I am envious of the early pragmatists’ certainty and sense of purpose:
If a theory makes no difference in educational endeavor, it must be artificial. The educational point of view enables one to envisage the philosophic problems where they arise and thrive, where they are at home, and where acceptance or rejection makes a difference in practice. If we are willing to conceive education as the process of forming fundamental dispositions, intellectual and emotional, toward nature and fellow men, philosophy may even be defined as the general theory of education. Unless a philosophy is to remain symbolic — or verbal — or a sentimental indulgence for a few, or else mere arbitrary dogma, its auditing of past experience and its program of values must take effect in conduct.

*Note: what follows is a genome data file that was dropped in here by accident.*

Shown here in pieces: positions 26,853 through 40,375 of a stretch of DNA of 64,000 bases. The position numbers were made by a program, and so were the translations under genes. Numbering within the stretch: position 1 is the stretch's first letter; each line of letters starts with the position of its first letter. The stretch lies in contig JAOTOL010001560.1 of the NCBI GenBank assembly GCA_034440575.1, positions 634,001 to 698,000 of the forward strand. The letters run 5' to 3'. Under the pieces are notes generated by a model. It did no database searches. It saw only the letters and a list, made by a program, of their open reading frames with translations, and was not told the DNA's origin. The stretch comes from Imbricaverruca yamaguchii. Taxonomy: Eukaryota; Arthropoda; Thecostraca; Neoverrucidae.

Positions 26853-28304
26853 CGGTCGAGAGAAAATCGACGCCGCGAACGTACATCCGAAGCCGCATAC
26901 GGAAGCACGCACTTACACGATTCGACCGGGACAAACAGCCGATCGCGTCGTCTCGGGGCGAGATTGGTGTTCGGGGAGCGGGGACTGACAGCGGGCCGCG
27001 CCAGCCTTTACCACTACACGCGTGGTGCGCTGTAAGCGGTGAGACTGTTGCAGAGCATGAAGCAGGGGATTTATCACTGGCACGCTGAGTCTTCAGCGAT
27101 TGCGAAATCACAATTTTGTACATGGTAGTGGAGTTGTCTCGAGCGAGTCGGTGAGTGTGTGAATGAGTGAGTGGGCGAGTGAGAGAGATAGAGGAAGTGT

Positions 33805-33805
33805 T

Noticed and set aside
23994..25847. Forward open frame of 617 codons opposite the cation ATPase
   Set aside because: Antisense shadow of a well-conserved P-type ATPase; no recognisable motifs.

John Dewey, Democracy and Education (1916), which has fittingly passed into the public domain. Art as Experience is a touchstone too, at least to my mind resonating in important ways with postwar cultural studies approaches like Paul Willis’ grounded aesthetics. While I was exploring the question of whether this is really such a reasonable connection to make (possibly not), I ran across Mustafa Emirbayer and Ann Mische’s article What is Agency?. Good question, since I use ‘agency’ an awful lot in my work, so this analytical survey of what the concept could or should do for sociology is helpful. It also reminded me that I’m not a real sociologist.